Following a number of changes over the past few years, it is understandable that many advisers are confused as to the current status of their training and qualification requirements. We summarise where things currently stand.
Financial advisers providing personal advice to retail clients in relation to ‘relevant financial products’ are required to meet the four education and training standards:
Complete an approved qualification as listed in the legislative instrument.
Undertake a professional year of work and training that meets the requirements set by the Treasury (new financial advisers only).
Pass the financial adviser exam as administered by ASIC
Undertake 40 hours of Continuing Professional Development (CPD) per year.
Existing financial advisers (any person who provided personal advice to retail clients between 1 January 2016 and 1 January 2019 and is not banned or disqualified by ASIC) are required to hold a bachelor’s degree or approved equivalent by 1 January 2026. A list of approved tertiary qualifications is available in Schedule 1 of the legislative instrument. Depending on an adviser’s current qualification, they may only be required to complete a bridging course.
New financial advisers are required to either:
- meet the minimum education requirement of an approved bachelor’s degree (AQF7 level), as listed in the legislative instrument, comprising 24 subjects or more; or
- where they hold an appropriate qualification, complete an approved graduate diploma (AQF8 level), comprising 8 subjects.
AFS licensees must ensure the Financial Advisers Register includes all relevant qualifications held by the financial adviser. Further information is available at the Treasury’s Financial Adviser Standard website.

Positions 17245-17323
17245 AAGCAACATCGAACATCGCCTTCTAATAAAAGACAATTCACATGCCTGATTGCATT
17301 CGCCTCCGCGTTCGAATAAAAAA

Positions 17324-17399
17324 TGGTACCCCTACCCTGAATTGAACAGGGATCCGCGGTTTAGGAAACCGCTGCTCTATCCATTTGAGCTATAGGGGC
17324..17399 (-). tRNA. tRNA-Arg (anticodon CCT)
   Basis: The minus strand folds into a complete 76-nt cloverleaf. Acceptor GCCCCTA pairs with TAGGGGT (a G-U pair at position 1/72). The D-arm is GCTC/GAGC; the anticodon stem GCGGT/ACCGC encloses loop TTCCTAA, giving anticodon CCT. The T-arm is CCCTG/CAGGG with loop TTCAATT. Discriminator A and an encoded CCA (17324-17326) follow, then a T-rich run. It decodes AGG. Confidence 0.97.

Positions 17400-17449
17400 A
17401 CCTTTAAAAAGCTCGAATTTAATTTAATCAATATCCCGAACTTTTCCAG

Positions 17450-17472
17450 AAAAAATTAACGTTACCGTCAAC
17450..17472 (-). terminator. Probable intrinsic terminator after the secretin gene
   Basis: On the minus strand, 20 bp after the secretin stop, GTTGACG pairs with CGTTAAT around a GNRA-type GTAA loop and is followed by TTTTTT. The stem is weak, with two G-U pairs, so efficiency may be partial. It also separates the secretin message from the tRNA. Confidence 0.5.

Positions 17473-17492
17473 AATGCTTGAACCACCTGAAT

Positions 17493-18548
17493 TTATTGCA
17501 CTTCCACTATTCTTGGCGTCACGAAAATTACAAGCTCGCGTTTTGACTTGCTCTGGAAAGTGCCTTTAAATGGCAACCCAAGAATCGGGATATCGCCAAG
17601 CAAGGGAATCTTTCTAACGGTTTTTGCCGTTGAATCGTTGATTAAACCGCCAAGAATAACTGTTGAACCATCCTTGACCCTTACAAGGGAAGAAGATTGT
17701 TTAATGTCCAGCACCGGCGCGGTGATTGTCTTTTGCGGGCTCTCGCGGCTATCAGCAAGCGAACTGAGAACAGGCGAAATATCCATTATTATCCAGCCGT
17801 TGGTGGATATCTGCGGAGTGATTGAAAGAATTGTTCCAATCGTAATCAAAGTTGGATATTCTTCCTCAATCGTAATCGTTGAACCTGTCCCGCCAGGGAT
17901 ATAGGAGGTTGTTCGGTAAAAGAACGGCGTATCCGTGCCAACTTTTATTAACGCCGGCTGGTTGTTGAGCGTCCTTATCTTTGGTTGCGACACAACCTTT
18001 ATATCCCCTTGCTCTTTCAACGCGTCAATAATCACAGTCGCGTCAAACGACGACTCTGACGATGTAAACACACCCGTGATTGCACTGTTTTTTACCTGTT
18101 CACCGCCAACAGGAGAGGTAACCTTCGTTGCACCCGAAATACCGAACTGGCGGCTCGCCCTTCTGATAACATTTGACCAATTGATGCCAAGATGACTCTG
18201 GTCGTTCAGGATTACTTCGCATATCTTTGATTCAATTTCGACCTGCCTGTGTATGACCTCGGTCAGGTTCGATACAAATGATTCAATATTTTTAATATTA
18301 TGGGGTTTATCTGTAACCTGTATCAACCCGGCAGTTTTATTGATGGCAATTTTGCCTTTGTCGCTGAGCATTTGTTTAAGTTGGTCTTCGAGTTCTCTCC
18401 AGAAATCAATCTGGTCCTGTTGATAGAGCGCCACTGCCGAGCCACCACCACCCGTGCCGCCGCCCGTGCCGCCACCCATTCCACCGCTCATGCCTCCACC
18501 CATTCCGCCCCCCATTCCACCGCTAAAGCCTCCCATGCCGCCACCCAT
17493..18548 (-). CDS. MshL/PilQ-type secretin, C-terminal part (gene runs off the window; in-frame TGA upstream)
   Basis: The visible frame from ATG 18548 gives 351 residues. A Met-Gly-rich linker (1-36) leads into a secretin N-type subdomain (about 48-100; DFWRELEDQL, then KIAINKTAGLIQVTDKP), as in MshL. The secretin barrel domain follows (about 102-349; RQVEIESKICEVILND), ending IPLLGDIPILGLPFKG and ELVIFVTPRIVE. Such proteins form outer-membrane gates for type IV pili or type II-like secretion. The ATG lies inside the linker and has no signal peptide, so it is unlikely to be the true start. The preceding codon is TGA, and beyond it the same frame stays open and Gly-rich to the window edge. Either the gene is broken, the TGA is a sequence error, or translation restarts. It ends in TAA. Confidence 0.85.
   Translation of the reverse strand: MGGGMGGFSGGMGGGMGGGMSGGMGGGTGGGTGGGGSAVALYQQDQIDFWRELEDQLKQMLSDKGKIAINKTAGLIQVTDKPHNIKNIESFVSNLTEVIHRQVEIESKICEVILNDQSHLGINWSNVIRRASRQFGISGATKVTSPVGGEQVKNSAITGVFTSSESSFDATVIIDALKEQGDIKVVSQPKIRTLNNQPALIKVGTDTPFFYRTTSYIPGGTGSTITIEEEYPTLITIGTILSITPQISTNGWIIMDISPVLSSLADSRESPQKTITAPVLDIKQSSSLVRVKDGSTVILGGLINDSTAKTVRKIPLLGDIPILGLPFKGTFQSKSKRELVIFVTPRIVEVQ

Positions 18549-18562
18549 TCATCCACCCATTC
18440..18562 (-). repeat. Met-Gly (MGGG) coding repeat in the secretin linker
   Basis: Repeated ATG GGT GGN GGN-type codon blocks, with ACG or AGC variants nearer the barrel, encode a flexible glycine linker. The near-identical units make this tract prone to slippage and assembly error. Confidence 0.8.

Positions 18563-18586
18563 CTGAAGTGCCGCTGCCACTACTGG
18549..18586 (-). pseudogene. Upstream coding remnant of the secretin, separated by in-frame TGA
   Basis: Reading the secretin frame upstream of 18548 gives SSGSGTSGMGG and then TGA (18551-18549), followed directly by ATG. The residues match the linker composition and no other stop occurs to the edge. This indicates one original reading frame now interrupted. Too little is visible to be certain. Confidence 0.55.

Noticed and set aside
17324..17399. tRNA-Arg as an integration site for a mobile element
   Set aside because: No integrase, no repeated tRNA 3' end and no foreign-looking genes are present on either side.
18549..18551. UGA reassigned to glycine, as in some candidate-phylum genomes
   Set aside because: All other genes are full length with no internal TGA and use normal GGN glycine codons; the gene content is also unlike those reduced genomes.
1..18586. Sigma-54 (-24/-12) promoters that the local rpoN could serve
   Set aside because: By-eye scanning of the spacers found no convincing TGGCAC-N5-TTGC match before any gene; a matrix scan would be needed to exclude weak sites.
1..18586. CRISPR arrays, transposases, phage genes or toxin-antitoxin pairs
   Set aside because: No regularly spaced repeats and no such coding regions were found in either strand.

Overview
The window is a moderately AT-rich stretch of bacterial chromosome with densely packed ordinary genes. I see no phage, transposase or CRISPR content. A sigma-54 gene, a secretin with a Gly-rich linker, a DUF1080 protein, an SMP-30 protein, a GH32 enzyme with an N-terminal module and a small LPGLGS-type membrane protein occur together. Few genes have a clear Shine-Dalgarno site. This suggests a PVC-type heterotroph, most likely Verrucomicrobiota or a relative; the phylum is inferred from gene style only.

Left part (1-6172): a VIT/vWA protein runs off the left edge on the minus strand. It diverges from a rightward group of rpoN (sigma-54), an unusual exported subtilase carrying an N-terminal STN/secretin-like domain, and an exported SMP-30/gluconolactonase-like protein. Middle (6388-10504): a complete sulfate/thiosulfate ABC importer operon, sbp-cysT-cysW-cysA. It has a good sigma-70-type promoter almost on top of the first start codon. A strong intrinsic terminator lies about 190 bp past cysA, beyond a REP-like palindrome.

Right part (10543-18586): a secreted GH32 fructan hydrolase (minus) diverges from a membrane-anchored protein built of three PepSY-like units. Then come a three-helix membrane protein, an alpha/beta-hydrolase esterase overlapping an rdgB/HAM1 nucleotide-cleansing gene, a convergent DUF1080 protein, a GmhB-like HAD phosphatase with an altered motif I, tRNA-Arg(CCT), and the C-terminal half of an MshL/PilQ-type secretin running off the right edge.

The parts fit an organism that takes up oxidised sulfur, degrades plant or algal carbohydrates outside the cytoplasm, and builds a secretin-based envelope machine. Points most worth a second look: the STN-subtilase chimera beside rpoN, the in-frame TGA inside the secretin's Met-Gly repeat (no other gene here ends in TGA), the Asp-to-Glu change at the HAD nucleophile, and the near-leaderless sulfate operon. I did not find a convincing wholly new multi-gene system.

Professional Year - New Advisers Only
Since January 2019, all new advisers have been required to undertake a professional year of 1600 hours, including 100 hours of structured training. The professional year must be supervised by an adviser with at least 2 years’ experience working as an adviser. The supervisor is responsible for ensuring appropriate supervision is provided and making various resources and opportunities available to the new adviser.
The professional year is divided into quarters:
Client Observations and support to Supervisor/Experienced Adviser
Supervised Client Engagement and Advice Preparation
Quarter 3 and 4
Indirect Supervision of Client Engagement and Advice Preparation
Structured training can include formal study that is undertaken by the new adviser – for instance a bridging course in relation to the Code of Ethics. Other structured training can include:
- Education for the purposes of achieving a professional designation;
- Education for the purposes of accreditation in specific forms of financial products; or
- Education for the purposes of meeting more detailed requirements in specific financial advice provision (e.g. SMSF, stockbroking, aged care etc).
Previously, AFS Licensees were required to notify the Financial Adviser Standards and Ethics Authority within thirty (30) days of a new adviser commencing their professional year. New advisers are no longer required to advise ASIC of their professional year arrangements.